Hippity-hop, what have we got? Only a bona-fide, scary-as-balls Alien game guaranteed to spook your nuts off. Alien: Isolation has just been revealed by Sega following a sad slew of leaks, but here’s the deal: it’s only got one alien in, it plays sort of like Amnesia in space and it’s being developed by Creative Assembly, who are best known for their mostly exceptional games about history and spears rather than their first person horror adventure games. What a strange turn of events!
I have been playing it. Here’s what I think.
There was a moment when playing Alien: Isolation, in which I was peeking out from behind a desk on a spaceship, somewhere in space. It was very dark, except for a pulsing red emergency lamp and the last, flickering fluorescent bulb of a power-sapped lab farther down the corridor. And there was an alien, too. The alien, because there’s only one alien in Alien: Isolation, one towering, living, breathing alien who stalks and hunts you with uncanny animalistic intelligence and total patience. You don’t have a gun.
You peek around objects by holding a button and shifting your weight outwards or upwards from your hiding spot, which usually only gives you a glimpse of just part of the skulking creature, who sort of cranes his giant phallic head around as he walks, occasionally sniffing (or whatever) the air with his nose (or whatever). But it’s not clear if you’re immune to being spotted while peeking, so you very carefully inch your head sideways. You wait until you think it’s toddled off elsewhere and you crouch-walk to the next crate. Because only idiots walk upright in dark rooms.
When the alien screamed from some blindspot behind my peripheral vision, and I heard the rapid clattering of his chitinous paws come thundering towards me, I didn’t turn to face it. I didn’t even try to run. Instead I recoiled from the controls in primal gut-horror — I noped the eff out of there, as the internet would say — and left my character staring at the floor, paralysed for half a second until the furious xenomorph grabbed and eviscerated and mauled me back to the previous save point. I can confidently say that’s a reaction I’ve never had before.
That might be because Alien: Isolation is a genuinely scary thing, perhaps the most frightening Alien game ever, as hyperbolic as that must sound. Or maybe it was because the demo room Creative Assembly had sat me down it was so dark, my headphones so loud and my seat so force-feedback enabled. Either way, the alien is an immediately convincing threat, one that straight away communicates his own lethality (this despite decades of appearing in other games as a pathetically splatterable cannon fodder foe) and readily demonstrates his own remarkable artificial intelligence.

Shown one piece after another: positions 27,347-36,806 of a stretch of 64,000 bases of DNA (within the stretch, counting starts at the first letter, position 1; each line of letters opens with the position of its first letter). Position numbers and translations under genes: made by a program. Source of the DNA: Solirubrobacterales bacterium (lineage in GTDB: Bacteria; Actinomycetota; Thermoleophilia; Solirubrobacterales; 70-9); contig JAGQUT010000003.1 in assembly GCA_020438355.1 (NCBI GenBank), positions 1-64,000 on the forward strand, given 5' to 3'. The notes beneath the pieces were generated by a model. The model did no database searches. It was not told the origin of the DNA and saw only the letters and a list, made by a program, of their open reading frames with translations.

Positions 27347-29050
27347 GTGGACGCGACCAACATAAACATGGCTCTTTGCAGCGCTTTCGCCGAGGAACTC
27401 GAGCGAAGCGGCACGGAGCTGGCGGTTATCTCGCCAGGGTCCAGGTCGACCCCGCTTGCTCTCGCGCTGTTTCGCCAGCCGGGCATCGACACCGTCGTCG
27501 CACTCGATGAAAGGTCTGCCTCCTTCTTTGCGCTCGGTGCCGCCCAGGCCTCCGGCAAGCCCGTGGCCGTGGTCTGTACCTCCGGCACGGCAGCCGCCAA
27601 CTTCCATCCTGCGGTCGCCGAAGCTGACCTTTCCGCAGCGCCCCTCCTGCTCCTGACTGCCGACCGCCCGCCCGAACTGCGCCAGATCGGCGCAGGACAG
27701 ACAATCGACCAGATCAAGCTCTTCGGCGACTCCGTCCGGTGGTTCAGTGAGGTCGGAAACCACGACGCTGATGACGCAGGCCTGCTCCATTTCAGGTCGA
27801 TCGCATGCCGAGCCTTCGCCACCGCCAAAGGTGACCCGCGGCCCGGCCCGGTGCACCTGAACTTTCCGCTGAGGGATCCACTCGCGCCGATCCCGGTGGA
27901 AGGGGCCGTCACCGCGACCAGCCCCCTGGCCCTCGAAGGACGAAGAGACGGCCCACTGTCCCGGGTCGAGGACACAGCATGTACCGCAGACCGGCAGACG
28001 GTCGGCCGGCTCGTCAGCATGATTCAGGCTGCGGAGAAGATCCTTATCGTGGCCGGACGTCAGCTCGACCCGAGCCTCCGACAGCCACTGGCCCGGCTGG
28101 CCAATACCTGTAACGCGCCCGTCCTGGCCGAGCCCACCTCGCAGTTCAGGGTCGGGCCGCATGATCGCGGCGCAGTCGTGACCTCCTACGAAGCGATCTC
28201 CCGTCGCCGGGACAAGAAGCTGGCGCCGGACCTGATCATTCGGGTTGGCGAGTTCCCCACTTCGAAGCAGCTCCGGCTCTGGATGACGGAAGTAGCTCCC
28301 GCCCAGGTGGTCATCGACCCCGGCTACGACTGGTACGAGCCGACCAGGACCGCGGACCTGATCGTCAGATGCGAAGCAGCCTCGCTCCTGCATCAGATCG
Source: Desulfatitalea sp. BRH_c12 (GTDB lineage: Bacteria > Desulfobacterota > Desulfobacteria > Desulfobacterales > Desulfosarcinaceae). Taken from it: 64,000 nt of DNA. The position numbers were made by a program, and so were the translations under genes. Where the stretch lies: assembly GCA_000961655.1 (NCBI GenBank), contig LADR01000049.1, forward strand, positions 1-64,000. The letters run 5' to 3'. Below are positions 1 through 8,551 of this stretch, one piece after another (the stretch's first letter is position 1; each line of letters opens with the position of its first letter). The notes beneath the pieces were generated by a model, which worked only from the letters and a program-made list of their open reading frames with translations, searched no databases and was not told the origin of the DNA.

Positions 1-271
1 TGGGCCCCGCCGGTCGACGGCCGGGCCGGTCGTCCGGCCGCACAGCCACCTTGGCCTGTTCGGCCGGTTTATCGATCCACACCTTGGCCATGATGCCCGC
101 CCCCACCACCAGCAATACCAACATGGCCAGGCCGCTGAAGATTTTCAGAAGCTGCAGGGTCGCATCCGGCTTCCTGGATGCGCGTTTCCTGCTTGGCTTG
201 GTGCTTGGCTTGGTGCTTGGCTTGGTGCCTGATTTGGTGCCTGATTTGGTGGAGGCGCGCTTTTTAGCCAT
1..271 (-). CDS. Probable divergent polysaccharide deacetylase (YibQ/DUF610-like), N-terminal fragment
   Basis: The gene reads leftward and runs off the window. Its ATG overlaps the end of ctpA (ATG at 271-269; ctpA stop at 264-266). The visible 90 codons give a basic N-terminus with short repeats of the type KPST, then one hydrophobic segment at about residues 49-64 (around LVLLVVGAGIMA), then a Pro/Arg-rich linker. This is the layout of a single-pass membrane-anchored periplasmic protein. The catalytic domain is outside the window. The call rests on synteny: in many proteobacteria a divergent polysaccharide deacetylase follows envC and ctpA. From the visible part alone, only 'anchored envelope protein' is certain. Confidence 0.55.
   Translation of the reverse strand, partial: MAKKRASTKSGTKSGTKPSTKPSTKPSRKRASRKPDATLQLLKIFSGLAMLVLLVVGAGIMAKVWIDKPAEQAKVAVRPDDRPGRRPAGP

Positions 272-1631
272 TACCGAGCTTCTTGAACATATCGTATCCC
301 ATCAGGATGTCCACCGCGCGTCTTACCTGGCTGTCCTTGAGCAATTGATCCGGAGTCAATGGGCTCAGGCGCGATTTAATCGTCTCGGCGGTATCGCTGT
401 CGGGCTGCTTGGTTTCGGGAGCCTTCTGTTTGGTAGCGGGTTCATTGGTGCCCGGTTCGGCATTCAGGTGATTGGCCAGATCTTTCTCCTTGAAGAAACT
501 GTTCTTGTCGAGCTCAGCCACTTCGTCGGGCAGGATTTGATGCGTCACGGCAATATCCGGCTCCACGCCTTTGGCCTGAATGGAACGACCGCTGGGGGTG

In the demo the alien is triggered to descend from the ceiling with perfect dramatic timing, after which he sheds his scripted shackles and begins his stalking behaviour. From what’s been shown, the alien isn’t a persistent character on the ship, rather he’s called into action as and when the script dictates. Once he’s let loose however, he’s dynamically driven by a number of senses as he patrols corridors in search of you. He’ll react to your movements and any sounds you make. He can spot your torchlight and attempt to ascertain your location from it. Multiple deaths and repeated playthroughs of one area of the game demonstrated the alien’s radically different behaviours: not only do his routes change, but so do his reactions. Creative Assembly point to a complex flow-chart of the alien’s behaviours, a system that dictates his mood and instructs him on what to do next given the circumstances.
Three times I sprinted for cover inside a locker. Each time, the sound of my movement drew the alien out of the adjacent room to investigate, but each time he responded differently. He would skulk past my hiding spot, his nine-foot tall black mass just barely visible through the locker’s grille. You can press your face up to the slats for a risky gander, or push backwards, deeper into the locker to hold your breath and wait for him to pass. The first time I attempted this he paused outside my locker and then, just as it seemed he was losing interest, burst through the door and rippled my guts all to shreds. The second time he mistakenly tore into the adjacent locker like a big idiot. The third time he simply got bored, did whatever the alien equivalent of shrugging is and wandered off.